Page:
The graph of
Here it is shown that the electron effective mass of an HgTe/CdTe superlattice is greater than the electron effective mass of bulk alloy HgCdTe (plotted with a dotted line) with the same energy gap. This occurs because the CdTe layers behave as real barriers to electron flow—not just dopant flow. The CdTe layers require the minority carriers to behave on the quantum level and perform quantum mechanical tunneling in order to penetrate barriers in the CdTe layers. This substantially slows down and reduces the motion of the minority carriers, and in turn the mobility of carriers. Thus, diffusion length of minority carriers is reduced as is the amount of minority carriers reaching the active region 12.
The effective masses are predicted to be up to approximately a factor of ten greater than those of bulk alloy HgCdTe, which results in a factor-of-ten reduction in the electron mobility and a factor of about 3.2 (the square root of 10) reduction in diffusion length. Thus, a 60 μm total thickness minimum requirement for an HgCdTe exclusion region based on three times the diffusion length is reduced to approximately 19 μm total thickness or smaller without sacrificing quality of the crystal and performance level and while reducing the growth time of a single platter of the exclusion region by more than ⅔ from 24 hours to about 7.6 hours per exclusion region.
The carriers that do not simply bounce off of the wider band gap barrier ‘B’ layers surrounding the well ‘A’ layers (and that actually penetrate the ‘B’ layers) are forced to tunnel through the ‘B’ layers in order to reach the active region 12. The probability of tunneling through the barrier ‘B’ layers is controlled by controlling the thickness of the ‘B’ layers. The ‘A’ layers will be referred to as the “well” layers, and ‘B’ layers will be referred to as the “barrier” layers.
For InAs and InxGa1-xSb superlattices, due to their type II band alignment, the layers are well or barrier layers depending on whether the superlattice exclusion region 16 conductivity is p-type or n-type. When the exclusion region 16 is p-type, the electron minority carriers treat the InAs layers as well layers and the InxGa1-xSb layers as barrier layers. When the exclusion region 16 is n-type, however, hole minority carriers treat the InxGa1-xSb layers as well layers and the InAs layers as barrier layers.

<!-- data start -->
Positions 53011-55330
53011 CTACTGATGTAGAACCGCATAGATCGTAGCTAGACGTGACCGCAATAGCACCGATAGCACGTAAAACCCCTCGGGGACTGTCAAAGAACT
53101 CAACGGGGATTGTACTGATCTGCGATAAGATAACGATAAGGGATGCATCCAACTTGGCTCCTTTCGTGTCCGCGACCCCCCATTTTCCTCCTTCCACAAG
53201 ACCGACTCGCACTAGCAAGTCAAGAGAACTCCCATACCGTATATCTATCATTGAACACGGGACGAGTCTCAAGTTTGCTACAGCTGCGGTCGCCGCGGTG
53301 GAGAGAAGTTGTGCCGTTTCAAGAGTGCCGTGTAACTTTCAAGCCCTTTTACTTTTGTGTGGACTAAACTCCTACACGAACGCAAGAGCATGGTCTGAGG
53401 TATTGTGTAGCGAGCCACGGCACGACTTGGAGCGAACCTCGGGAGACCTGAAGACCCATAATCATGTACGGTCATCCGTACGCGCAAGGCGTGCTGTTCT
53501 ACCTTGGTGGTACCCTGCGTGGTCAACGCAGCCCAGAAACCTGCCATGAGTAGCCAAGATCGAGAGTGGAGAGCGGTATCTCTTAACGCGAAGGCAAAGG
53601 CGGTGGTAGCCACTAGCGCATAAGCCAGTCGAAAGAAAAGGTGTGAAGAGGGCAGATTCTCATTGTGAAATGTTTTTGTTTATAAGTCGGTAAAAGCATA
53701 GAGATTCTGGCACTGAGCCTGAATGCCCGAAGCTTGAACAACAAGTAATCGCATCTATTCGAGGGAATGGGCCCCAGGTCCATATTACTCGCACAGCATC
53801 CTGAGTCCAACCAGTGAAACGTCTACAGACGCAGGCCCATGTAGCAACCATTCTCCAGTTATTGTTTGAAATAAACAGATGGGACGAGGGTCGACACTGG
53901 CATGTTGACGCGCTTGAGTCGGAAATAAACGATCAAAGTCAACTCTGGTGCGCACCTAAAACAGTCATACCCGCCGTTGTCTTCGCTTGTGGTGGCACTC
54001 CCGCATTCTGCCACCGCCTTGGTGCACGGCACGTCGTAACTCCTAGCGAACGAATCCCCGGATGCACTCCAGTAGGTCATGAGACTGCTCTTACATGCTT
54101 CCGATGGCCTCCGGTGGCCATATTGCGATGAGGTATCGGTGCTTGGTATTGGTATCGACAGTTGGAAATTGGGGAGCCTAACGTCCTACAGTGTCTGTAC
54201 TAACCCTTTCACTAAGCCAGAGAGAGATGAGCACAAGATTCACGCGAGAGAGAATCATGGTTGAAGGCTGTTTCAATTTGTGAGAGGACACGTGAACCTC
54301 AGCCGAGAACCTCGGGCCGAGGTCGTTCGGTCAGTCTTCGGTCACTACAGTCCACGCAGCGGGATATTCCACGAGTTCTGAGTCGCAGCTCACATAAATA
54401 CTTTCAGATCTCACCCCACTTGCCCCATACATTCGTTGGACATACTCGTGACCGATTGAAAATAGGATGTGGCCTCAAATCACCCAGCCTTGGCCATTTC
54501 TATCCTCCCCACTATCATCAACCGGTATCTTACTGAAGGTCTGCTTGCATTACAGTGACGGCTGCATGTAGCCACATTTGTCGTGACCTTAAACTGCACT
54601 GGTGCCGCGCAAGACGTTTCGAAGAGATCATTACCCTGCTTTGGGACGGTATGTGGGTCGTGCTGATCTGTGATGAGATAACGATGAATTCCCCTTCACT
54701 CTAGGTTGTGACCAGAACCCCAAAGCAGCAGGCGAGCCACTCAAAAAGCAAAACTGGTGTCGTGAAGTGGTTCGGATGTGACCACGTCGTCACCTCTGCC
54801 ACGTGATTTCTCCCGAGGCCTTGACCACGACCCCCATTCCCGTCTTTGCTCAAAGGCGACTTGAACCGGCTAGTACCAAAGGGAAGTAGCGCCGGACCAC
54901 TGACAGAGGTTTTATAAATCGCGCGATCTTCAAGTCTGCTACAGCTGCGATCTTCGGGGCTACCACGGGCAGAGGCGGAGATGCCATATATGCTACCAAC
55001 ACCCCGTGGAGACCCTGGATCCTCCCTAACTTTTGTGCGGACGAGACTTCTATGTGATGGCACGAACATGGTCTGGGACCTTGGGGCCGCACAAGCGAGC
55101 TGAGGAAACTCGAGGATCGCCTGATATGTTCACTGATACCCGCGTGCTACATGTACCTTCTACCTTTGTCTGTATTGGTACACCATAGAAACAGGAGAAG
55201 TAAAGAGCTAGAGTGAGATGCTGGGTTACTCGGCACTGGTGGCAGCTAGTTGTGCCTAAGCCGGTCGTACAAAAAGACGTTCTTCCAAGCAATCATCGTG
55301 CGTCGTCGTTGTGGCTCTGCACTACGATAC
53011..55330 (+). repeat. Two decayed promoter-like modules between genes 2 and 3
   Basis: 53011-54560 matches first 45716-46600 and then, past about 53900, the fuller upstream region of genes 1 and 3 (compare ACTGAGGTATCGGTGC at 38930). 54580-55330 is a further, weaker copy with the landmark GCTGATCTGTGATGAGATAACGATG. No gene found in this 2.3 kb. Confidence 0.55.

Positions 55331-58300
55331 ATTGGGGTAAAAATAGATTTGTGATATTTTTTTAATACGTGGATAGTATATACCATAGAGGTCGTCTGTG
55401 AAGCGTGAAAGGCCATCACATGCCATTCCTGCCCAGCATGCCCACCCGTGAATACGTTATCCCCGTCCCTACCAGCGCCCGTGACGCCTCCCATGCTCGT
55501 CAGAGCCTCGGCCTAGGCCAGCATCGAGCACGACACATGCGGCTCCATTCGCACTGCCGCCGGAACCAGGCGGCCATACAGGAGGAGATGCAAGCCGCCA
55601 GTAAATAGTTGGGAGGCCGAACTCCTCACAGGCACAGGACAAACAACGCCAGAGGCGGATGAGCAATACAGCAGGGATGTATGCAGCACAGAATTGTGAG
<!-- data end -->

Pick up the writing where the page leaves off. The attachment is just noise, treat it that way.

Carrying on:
In order to achieve this superlattice effect, the superlattice should have at least 100 layers total. However, assuming the same number of ‘A’ (HgTe) layers as ‘B’ (CdTe) layers is used in the superlattice 34, the superlattice in this illustrated embodiment preferably has at least about 1055 layers each for a total of 2110 layers to establish an ideal exclusion region thickness three times the diffusion length (19 μm). It will also be appreciated that performance as measured by the number of photons absorbed will increase generally linearly with an increase in the number of layers starting with a minimal 100 ‘A’ and ‘B’ layers 36 and up to the ideal (3×diffusion length) number of layers.
For a diode with HgCdTe and any composition diode with an n-type active layer and n-type exclusion layer, it does not matter which region (exclusion layer 16 or extraction layer 14) is grown as the first layer in the stack forming the diode 10 (step 92) on the substrate (not shown).
In step 92, assuming the exclusion region 16 is being grown, superlattice 34 is grown one layer at a time, alternating the crystal type periodically to create a desired structure as shown in FIG. 5. It does not matter which layer (A or B) is the first layer placed directly on the biasing contact 18 or 20, and likewise, it does not matter which layer (A or B) is the last layer in direct contact with the active region 12. The superlattice layers A and B may also be formed with configurations other than only the alternating of layer A with layer B. Other configurations such as every two or three layers being alternated may be used to make one type of layer composite larger than the other.
A principal advantage of the use of superlattices over single or bulk crystals, in addition to the reduction in diffusion length already discussed, is that superlattices possess more degrees of freedom in their design and fabrication which can be exploited to produce other desirable electronic properties. For example, the superlattice design as shown in
Next, the active region 12 is deposited (step 94) and then the other region (14 or 16) not yet formed is deposited (step 96). During the process, the regions 12, 14 and 16 are also doped either post growth or in situ during growth by known methods after each region is formed.
In order to avoid this problem, the superlattice 34 is built on the top of the formed stack where a p-type dopant can be diffused into the superlattice instead. Thus, the extraction region 14 is deposited first (step 152). Then the active region 12 is deposited (step 154). During the growth of regions 12 and 14, in-situ doping is performed for regions 12 and 14 to dope as required. Then, the exclusion region 16 is deposited with a superlattice 34 formed a layer at a time as explained for the process of
To add the contacts, first, a mask 64 is applied to the top of the structure 60 so that a portion is exposed as shown in FIG. 11B. This portion is trench etched with chemicals known in the art. The mask 64 is then removed and, as shown in